Hot water bottles have been used for centuries as a way to warm the bed From the 16th century, hot bed containing hot coals were used for heating purposes. Later, similar containers containing hot water have been developed, and these were made of metal, wood, glass or earthenware. In modern times, rubber or a similar material is generally used to make hot water bottles, and is covered with a fabric cover or cloth to avoid contact at ease with the rubber material hot. These hot water bottles have several medical applications, physical and psychological, in addition to their use as heat source.
Hot water bottles are an economical and efficient way to heat a bed during the cold season.Especially in homes with poor or inefficient heating systems, hot water bottle provides long lasting heat night for very little energy expenditure. The only electricity is used boiling water to fill the bottle. The use of the bottle Ho can allow the owner to lower the household heating system while the family members are warm in bed with their “hotties.” Although the use of the bottle of hot water for heating generally decreased heating systems of most modern house evolved, the bottles remain popular in the UK, developing countries where central heating n ‘ is not available, and more recently in Japan where hot water bottles are prized as a source of economic heat.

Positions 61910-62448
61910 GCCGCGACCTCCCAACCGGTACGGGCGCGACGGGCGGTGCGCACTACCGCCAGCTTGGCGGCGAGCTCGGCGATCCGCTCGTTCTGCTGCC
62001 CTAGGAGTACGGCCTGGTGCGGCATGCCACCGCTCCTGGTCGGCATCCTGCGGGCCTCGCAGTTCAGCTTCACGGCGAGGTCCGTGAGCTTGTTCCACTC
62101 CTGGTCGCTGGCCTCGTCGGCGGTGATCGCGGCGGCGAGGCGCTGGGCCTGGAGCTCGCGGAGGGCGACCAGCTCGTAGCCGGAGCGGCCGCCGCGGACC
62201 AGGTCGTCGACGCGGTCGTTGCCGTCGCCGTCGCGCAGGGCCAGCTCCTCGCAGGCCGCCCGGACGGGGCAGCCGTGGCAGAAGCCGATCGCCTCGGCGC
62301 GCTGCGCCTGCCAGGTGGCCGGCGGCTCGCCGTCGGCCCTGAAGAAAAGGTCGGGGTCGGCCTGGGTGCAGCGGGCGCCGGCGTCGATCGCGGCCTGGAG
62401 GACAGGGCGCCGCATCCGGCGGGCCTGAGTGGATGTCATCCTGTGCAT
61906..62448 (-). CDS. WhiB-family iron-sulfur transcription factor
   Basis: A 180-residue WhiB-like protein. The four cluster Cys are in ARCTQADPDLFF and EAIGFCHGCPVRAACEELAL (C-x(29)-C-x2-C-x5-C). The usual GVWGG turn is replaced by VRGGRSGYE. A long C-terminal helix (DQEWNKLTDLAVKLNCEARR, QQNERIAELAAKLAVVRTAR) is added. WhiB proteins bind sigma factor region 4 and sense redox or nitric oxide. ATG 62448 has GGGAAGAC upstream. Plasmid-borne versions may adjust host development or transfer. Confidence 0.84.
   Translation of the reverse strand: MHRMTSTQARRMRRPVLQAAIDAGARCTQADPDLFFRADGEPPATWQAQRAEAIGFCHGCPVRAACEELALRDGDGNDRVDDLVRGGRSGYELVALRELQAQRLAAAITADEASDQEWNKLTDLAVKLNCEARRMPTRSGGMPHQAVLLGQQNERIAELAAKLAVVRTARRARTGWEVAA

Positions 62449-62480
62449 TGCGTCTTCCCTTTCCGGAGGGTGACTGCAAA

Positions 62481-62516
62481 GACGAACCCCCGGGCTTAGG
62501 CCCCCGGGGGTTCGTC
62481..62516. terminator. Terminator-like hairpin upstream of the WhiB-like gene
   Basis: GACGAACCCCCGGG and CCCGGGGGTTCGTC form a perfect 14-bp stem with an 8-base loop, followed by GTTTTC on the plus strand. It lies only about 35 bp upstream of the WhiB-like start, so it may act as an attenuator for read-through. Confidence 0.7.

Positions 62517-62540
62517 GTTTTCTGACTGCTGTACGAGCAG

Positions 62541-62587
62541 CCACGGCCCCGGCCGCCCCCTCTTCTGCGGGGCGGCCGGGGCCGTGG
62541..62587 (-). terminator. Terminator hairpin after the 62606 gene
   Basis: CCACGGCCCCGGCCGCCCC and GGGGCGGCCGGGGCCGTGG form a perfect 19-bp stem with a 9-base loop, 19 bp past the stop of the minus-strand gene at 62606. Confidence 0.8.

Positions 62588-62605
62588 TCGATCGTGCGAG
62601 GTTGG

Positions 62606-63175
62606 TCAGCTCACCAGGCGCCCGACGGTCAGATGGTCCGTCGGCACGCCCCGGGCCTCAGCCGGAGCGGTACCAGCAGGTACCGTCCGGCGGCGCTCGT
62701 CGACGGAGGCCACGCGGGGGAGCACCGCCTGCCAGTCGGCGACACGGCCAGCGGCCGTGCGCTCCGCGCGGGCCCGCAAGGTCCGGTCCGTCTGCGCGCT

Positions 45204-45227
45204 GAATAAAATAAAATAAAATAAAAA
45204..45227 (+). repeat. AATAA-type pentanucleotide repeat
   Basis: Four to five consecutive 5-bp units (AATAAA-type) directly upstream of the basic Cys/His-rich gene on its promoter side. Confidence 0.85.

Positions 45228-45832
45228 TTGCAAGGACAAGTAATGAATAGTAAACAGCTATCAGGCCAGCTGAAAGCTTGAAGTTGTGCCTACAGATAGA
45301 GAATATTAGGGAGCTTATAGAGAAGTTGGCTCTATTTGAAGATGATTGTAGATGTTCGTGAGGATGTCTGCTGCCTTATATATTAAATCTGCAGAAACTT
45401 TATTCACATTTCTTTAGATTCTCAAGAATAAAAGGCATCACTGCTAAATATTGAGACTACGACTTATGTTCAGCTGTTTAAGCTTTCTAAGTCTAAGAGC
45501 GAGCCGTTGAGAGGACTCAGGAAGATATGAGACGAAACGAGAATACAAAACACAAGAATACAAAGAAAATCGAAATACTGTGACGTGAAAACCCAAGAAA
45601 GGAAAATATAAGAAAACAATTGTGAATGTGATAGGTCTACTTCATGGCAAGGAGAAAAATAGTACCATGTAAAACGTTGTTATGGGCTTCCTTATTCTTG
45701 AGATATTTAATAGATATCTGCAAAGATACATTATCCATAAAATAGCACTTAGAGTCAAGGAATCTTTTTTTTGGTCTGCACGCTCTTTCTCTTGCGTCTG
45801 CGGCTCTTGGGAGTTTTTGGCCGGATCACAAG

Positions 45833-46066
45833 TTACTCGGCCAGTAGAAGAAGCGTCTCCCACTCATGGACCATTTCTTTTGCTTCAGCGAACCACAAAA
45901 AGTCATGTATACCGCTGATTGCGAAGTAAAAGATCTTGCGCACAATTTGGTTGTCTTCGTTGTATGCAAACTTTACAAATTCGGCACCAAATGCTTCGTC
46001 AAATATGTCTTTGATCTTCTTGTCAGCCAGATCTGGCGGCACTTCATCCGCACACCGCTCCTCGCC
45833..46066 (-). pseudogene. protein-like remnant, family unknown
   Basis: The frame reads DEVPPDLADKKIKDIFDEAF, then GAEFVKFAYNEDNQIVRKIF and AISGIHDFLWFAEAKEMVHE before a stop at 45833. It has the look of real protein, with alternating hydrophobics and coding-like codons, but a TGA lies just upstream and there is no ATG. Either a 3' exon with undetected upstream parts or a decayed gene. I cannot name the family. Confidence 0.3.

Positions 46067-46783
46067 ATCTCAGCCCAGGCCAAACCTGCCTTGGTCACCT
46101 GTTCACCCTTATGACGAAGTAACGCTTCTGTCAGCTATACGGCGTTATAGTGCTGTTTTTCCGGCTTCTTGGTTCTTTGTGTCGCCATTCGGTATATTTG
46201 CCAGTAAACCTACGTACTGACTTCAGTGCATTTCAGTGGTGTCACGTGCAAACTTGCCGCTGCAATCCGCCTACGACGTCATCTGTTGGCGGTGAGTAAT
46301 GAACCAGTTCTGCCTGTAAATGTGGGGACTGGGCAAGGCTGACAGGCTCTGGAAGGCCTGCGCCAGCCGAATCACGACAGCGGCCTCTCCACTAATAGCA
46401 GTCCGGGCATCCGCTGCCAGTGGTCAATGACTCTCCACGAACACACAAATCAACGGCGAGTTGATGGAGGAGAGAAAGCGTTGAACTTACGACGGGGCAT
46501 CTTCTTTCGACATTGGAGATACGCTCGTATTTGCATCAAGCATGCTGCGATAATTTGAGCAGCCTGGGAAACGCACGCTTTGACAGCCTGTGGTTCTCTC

Hot water bottles can be used as a medical treatment for physical pain. Application of the hot water bottle on the site of pain may reach a degree of pain relief without the use of painkillers. Alternatively, in cycling, clear water bottles can be used as a supplement to an existing scheme for drugs against pain control, for the relief of additional pain. Hot water bottles are a non-medicinal folk remedy for muscle pain, stomach pain, and menstrual cramps. The heat and to relieve pain by increasing circulation to the muscles, reducing spasms and reducing inflammation.
The psychological effects of a hot water bottle can be very soothing. A hot water bottle can be useful meaning bedtime for children or adults who are struggling with insomnia, to sleep or staying asleep. Hot water bottles are soothing for the sick or tired children in particular, as they act as an element of comfort and a source of pain-killing heat.
Obviously, the hot water has some inherent dangers. Do not use boiling water rubber hot water bottles, and do not overfill & mdash; these two factors can cause the rubber to deteriorate and increases the risk of a hot water bottle water leaks and burn the user. Be careful when filling a hot water bottle, so as not to pour or sprinkle hot water on your hands. Once the water is in the bottle, expel excess air before tighten the cap. Old bottles, or those with evidence of deterioration or cracking equipment, should be discarded. hot water bottles to relieve pain should not be applied to areas of skin that are broken, bleeding or injured.
Alternatives to hot water
New versions of hot water bottles, which does not use hot water, offer similar benefits in terms of heat and pain relief. For example, bed heater wheat-filled are constructed similarly to traditional rubber hot water bottles, but are in the microwave to heat the wheat. Similar heater bed microwave are available filled with a gel material. electric powered heating pads are available in similar sizes to the traditional water bottle. These alternatives to the hot water bottle to avoid the dangers of hot water and potential leaks.